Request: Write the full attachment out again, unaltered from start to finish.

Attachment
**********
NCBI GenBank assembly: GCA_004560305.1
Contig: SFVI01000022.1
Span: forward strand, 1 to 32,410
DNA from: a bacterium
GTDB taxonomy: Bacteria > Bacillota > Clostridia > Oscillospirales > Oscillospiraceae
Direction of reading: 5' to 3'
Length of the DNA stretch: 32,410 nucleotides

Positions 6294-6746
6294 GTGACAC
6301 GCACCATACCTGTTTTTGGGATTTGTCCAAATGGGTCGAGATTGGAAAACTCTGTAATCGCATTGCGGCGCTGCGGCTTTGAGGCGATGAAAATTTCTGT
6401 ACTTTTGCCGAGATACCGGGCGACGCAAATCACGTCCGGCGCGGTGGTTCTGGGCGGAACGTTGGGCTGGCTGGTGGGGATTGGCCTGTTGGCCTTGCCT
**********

NCBI GenBank assembly: GCA_004560305.1
Contig: SFVI01000022.1
Span: forward strand, 1 to 32,410
DNA from: a bacterium
GTDB taxonomy: Bacteria > Bacillota > Clostridia > Oscillospirales > Oscillospiraceae
Direction of reading: 5' to 3'
Length of the DNA stretch: 32,410 nucleotides

Positions 6294-6746
6294 GTGACAC
6301 GCACCATACCTGTTTTTGGGATTTGTCCAAATGGGTCGAGATTGGAAAACTCTGTAATCGCATTGCGGCGCTGCGGCTTTGAGGCGATGAAAATTTCTGT
6401 ACTTTTGCCGAGATACCGGGCGACGCAAATCACGTCCGGCGCGGTGGTTCTGGGCGGAACGTTGGGCTGGCTGGTGGGGATTGGCCTGTTGGCCTTGCCT